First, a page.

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File: CERN Particle Accelerator (LHC)
The Large Hadron Collider (LHC) is the world's largest and highest-energy particle accelerator.
It was built by the European Organization for Nuclear Research (CERN) from 1998 to 2008, with the aim of allowing physicists to test the predictions of different theories of particle physics and high-energy physics, and particularly for the existence of the hypothesized Higgs boson and of the large family of new particles predicted by supersymmetry. The LHC is expected to address some of the most fundamental questions of physics, advancing the understanding of the deepest laws of nature. It contains six detectors each designed for specific kinds of exploration.
The LHC lies in a tunnel 27 kilometres (17 mi) in circumference, as deep as 175 metres (574 ft) beneath the Franco-Swiss border near Geneva, Switzerland. Its synchrotron is designed to collide opposing particle beams of either protons at up to 7 teraelectronvolts (7 TeV or 1.12 microjoules) per nucleon, or lead nuclei at an energy of 574 TeV (92.0) per nucleus (2.76 TeV per nucleon-pair). It was built in collaboration with over 10,000 scientists and engineers from over 100 countries, as well as hundreds of universities and laboratories.
On 10 September 2008, the proton beams were successfully circulated in the main ring of the LHC for the first time, but 9 days later operations were halted due to a magnet quench incident resulting from an electrical fault. The following helium gas explosion damaged over 50 superconducting magnets and their mountings, and contaminated the vacuum pipe. On 20 November 2009 they were successfully circulated again, with the first recorded proton–proton collisions occurring 3 days later at the injection energy of 450 GeV per beam. On 30 March 2010, the first collisions took place between two 3.5 TeV beams, setting the current world record for the highest-energy man-made particle collisions, and the LHC began its planned research program.
The LHC will operate at 4 TeV per beam until the end of 2012, 0.5 TeV higher than 2010 and 2011. It will then go into shutdown for 20 months for upgrades to allow full energy operation (7 TeV per beam), with reopening planned for late 2014.
With a budget of 7.5 billion euros (approx. $9bn or £6.19bn as of Jun 2010), the LHC is one of the most expensive scientific instruments ever built. The total cost of the project is expected to be of the order of 4.6bn Swiss francs (approx. $4.4bn, €3.1bn, or £2.8bn as of Jan 2010) for the accelerator and SFr 1.16bn (approx. $1.1bn, €0.8bn, or £0.7bn as of Jan 2010) for the CERN contribution to the experiments.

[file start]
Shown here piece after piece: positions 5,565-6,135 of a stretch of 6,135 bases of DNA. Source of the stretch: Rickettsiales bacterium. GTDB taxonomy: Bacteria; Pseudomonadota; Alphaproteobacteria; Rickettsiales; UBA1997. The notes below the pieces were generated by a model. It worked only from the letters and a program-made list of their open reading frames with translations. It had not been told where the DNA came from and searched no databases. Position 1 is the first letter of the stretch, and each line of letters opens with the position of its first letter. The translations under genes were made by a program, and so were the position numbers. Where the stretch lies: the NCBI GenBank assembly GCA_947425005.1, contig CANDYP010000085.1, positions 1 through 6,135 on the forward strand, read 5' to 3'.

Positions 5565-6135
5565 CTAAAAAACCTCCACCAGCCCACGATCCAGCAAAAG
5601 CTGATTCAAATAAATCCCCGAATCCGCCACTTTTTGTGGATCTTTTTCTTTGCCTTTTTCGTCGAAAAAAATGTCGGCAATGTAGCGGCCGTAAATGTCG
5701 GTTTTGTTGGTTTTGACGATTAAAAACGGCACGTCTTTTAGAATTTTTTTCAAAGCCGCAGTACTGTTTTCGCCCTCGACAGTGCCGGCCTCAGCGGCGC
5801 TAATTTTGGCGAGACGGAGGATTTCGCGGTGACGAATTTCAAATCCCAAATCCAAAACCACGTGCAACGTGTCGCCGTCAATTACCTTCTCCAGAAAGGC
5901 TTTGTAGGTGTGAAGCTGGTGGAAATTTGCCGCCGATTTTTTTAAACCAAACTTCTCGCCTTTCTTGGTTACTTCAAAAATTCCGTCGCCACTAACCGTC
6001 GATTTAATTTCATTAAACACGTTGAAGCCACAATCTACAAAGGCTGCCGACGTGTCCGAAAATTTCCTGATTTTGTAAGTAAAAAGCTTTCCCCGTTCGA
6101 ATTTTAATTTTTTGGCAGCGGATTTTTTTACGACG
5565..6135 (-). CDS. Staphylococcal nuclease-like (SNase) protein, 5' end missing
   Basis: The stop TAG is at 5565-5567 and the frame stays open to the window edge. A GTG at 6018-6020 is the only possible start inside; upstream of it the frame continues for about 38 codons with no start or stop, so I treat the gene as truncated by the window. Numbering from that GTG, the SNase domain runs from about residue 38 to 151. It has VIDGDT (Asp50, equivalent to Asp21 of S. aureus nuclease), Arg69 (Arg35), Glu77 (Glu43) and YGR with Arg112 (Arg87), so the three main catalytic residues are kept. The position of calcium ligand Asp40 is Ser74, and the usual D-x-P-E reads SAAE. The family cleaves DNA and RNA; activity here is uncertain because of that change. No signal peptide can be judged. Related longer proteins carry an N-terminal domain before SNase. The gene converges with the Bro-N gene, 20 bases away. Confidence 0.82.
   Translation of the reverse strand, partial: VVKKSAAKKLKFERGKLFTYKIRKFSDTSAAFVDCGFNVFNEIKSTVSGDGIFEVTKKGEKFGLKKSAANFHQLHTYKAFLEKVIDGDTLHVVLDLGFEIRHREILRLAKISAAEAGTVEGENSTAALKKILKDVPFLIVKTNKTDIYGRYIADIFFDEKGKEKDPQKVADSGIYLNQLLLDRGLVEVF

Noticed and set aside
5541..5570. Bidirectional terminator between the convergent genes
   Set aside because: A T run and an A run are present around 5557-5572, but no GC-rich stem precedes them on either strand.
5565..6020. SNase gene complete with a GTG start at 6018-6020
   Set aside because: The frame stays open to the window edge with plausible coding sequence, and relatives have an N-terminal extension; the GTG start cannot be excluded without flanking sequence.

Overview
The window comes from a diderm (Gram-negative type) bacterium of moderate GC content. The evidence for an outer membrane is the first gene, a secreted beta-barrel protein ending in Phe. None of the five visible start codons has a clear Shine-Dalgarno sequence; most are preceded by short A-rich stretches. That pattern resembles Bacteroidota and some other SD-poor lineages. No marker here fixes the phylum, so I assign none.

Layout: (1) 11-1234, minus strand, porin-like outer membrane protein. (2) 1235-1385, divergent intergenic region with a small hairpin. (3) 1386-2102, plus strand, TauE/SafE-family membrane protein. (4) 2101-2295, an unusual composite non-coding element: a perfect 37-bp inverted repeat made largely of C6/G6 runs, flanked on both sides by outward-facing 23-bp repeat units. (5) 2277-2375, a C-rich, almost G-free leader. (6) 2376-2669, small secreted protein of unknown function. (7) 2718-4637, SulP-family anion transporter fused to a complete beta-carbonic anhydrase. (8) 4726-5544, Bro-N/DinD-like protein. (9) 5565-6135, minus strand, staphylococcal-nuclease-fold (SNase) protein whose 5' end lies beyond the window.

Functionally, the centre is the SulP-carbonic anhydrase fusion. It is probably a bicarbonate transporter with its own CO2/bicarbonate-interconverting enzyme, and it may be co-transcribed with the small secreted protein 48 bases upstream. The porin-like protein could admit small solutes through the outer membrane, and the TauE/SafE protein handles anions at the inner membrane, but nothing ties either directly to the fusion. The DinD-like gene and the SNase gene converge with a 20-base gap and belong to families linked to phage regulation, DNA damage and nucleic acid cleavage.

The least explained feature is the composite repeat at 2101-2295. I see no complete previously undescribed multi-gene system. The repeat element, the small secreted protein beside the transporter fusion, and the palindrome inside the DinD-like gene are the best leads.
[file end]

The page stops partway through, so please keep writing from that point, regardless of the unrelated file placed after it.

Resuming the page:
The construction of LHC was approved in 1995 with a budget of SFr 2.6bn, with another SFr 210M towards the experiments. However, cost overruns, estimated in a major review in 2001 at around SFr 480M for the accelerator, and SFr 50M for the experiments, along with a reduction in CERN's budget, pushed the completion date from 2005 to April 2007. The superconducting magnets were responsible for SFr 180M of the cost increase. There were also further costs and delays due to engineering difficulties encountered while building the underground cavern for the Compact Muon Solenoid, and also due to faulty parts provided by Fermilab. Due to lower electricity costs during the summer, it is expected that the LHC will normally not operate over the winter months, although an exception was made to make up for the 2008 start-up delays over the 2009/10 winter.
The Large Hadron Collider gained a considerable amount of attention from outside the scientific community and its progress is followed by most popular science media. The LHC has also sparked the imaginations of authors of works of fiction, such as novels, TV series, and video games, although descriptions of what it is, how it works, and projected outcomes of the experiments are often only vaguely accurate, occasionally causing concern among the general public.
The novel Angels & Demons, by Dan Brown, involves antimatter created at the LHC to be used in a weapon against the Vatican. In response CERN published a "Fact or Fiction?" page discussing the accuracy of the book's portrayal of the LHC, CERN, and particle physics in general. The movie version of the book has footage filmed on-site at one of the experiments at the LHC; the director, Ron Howard, met with CERN experts in an effort to make the science in the story more accurate.
The novel FlashForward, by Robert J. Sawyer, involves the search for the Higgs boson at the LHC. CERN published a "Science and Fiction" page interviewing Sawyer and physicists about the book and the TV series based on it.
CERN employee Katherine McAlpine's "Large Hadron Rap" surpassed 7 million YouTube views. The band Les Horribles Cernettes was founded by female members of CERN. The name was chosen so to have the same initials as the LHC.
National Geographic's "World's Toughest Fixes," Season 2 (2010) Episode 6 "Atom Smasher" features the replacement of the last superconducting magnet section in the repair of the supercollider after the 2008 quench incident. The episode includes actual footage from the repair facility to the inside of the supercollider, and explanations of the function, engineering, and purpose of the LHC.
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